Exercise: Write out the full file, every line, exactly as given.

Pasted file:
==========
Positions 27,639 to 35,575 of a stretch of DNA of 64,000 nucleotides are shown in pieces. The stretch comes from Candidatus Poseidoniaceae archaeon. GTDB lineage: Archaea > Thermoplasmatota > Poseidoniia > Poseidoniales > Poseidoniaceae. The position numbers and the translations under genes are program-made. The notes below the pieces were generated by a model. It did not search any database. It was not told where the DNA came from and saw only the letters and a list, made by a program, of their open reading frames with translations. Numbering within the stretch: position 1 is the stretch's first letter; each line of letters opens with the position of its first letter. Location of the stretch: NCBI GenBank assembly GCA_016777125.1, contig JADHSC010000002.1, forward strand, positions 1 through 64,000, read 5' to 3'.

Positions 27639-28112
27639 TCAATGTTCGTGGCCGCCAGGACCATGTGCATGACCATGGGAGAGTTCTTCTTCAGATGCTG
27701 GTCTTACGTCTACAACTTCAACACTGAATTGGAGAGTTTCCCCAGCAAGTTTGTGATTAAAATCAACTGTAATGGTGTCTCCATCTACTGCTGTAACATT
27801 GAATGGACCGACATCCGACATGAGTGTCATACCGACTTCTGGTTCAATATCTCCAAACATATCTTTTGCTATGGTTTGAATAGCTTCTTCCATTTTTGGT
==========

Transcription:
Positions 27,639 to 35,575 of a stretch of DNA of 64,000 nucleotides are shown in pieces. The stretch comes from Candidatus Poseidoniaceae archaeon. GTDB lineage: Archaea > Thermoplasmatota > Poseidoniia > Poseidoniales > Poseidoniaceae. The position numbers and the translations under genes are program-made. The notes below the pieces were generated by a model. It did not search any database. It was not told where the DNA came from and saw only the letters and a list, made by a program, of their open reading frames with translations. Numbering within the stretch: position 1 is the stretch's first letter; each line of letters opens with the position of its first letter. Location of the stretch: NCBI GenBank assembly GCA_016777125.1, contig JADHSC010000002.1, forward strand, positions 1 through 64,000, read 5' to 3'.

Positions 27639-28112
27639 TCAATGTTCGTGGCCGCCAGGACCATGTGCATGACCATGGGAGAGTTCTTCTTCAGATGCTG
27701 GTCTTACGTCTACAACTTCAACACTGAATTGGAGAGTTTCCCCAGCAAGTTTGTGATTAAAATCAACTGTAATGGTGTCTCCATCTACTGCTGTAACATT
27801 GAATGGACCGACATCCGACATGAGTGTCATACCGACTTCTGGTTCAATATCTCCAAACATATCTTTTGCTATGGTTTGAATAGCTTCTTCCATTTTTGGT